In 1989, then-President George H.W. Bush appointed Coleman commissioner of the Public Building Service, an agency that oversees the work space for more than 1 million government employees.

"He was a political animal," said his son Kevin Coleman.

Born in Tennessee, Coleman spent time in Orlando as a boy, often visiting his grandparents who lived near the Lancaster Park neighborhood. The day he graduated from military school, Coleman enlisted in the U.S. Army and trained at Fort Benning in Georgia. He was a member of the 101st Airborne Division.

Fifty years after he made his first jump over Normandy, Coleman did it again in 1994, joining 40 veterans who parachuted into France as a way to commemorate the invasion. He jumped out of a plane again at age 80 on the 60th anniversary of D-Day.

Five years later, Coleman returned to France and received that nation's highest military award, the medal of the Legion of Honor.

Meanwhile back home, Coleman dedicated much of his time to veterans. He was a member of the Central Florida Veterans Memorial Park Foundation and sat on the Florida Commission of Veterans Affairs.

As a former POW and survivor of World War II, Coleman understood the need for proper medical care both physical and mental for returning veterans. The Orlando VA Medical Center will be his lasting legacy, his son said.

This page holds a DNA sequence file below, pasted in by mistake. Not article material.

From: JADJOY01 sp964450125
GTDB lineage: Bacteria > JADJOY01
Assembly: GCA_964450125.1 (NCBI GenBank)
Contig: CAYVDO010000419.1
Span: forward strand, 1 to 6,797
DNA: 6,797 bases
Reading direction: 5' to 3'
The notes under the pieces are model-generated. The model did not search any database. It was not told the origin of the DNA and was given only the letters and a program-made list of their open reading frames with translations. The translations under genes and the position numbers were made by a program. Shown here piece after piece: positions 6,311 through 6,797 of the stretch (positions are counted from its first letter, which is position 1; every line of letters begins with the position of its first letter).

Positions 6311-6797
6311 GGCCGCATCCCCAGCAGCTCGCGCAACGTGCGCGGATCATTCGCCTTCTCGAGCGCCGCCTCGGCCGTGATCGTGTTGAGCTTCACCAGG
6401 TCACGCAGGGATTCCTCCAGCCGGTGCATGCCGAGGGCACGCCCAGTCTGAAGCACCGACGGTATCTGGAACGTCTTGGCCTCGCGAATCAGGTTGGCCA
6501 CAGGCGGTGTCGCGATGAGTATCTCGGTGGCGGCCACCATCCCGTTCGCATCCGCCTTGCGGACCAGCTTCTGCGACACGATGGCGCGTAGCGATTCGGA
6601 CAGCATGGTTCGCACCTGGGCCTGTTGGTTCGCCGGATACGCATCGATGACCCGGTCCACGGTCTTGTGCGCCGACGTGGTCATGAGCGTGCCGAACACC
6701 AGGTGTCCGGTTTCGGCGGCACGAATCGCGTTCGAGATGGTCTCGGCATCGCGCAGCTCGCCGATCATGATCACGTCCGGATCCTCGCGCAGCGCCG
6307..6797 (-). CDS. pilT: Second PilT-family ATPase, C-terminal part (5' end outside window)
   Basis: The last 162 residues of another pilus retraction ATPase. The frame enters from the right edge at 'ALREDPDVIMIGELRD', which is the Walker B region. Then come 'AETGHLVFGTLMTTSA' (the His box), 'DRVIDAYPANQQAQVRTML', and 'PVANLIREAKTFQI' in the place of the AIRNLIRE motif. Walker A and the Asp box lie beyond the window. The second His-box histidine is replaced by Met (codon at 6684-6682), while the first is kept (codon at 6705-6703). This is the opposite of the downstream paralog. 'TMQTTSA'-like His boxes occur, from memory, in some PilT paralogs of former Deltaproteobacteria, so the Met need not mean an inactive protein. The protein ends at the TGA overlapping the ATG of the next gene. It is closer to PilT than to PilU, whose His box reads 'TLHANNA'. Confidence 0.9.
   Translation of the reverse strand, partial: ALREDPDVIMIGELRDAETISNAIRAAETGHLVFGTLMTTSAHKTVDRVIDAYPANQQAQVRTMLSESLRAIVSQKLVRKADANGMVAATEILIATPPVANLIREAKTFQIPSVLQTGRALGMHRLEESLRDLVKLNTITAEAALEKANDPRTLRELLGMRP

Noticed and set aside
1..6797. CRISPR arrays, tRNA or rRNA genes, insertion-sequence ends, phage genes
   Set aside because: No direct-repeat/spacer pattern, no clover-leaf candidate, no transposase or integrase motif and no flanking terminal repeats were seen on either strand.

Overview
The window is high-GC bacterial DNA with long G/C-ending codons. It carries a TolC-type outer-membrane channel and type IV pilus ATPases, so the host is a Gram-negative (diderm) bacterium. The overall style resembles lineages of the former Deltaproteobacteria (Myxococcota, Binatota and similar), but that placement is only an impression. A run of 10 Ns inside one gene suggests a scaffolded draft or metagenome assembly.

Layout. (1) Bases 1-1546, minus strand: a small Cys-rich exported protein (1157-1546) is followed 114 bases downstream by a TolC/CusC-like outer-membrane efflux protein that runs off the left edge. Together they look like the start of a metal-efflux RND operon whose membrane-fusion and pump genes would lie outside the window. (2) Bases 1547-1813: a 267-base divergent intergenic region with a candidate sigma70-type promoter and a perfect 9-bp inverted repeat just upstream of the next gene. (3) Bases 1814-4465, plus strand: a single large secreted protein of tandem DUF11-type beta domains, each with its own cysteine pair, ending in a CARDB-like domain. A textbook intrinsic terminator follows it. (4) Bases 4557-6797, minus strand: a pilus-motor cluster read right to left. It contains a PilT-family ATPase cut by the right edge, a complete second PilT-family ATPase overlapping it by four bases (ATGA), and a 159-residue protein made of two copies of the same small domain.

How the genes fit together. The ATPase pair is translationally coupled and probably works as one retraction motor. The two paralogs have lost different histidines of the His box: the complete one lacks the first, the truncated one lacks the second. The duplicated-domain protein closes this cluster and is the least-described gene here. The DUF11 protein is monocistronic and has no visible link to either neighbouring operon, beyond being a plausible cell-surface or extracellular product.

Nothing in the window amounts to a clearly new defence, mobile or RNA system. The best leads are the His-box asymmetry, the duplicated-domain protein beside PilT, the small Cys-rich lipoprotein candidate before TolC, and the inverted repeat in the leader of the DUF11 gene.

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Old 06-22-2013, 07:49 PM
 
Location: USA
3,966 posts, read 8,452,768 times
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Until I can find information about my dead grandfathers, I am going to find random vets who have passed and post them up here. Someone needs to always be remembered, many wars didn't fight themselves you know. I don't understand why the French people respect our soldiers more than this country does.



Quote:
Originally Posted by — Associated Press
Army Sgt. Benjamin W. Biskie
Died December 24, 2003 Serving During Operation Iraqi Freedom
27, of Vermilion, Ohio; assigned to the 5th Engineer Battalion, 1st Engineer Brigade, based in Fort Leonard Wood, Mo., killed in action while in a vehicle that was struck by an improvised explosive device, on Dec. 24 near Samarra, Iraq.
Sgt. Benjamin Biskie was known for his philosophy on life: Lighten up.

“He liked doing anything that made life a little bit less serious,” said his sister, Andrea Brown of Tucson, Ariz. “He was the type of person that, if you met him for five minutes, you knew that you would never forget him.

Biskie, 27, died along with two other soldiers while traveling near the Iraqi town of Samarra on Dec. 24. Biskie joined the Army nine years ago, after graduating from high school, and was stationed at Fort Leonard Wood, Mo. Survivors include his wife, Marcie, and 6-year-old son, Benjamin Jr.

“He loved his family and friends and serving in the United States Army,” his wife said. “He was proud of his country, and he fully believed in his mission in Iraq.”
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Old 08-05-2013, 09:39 AM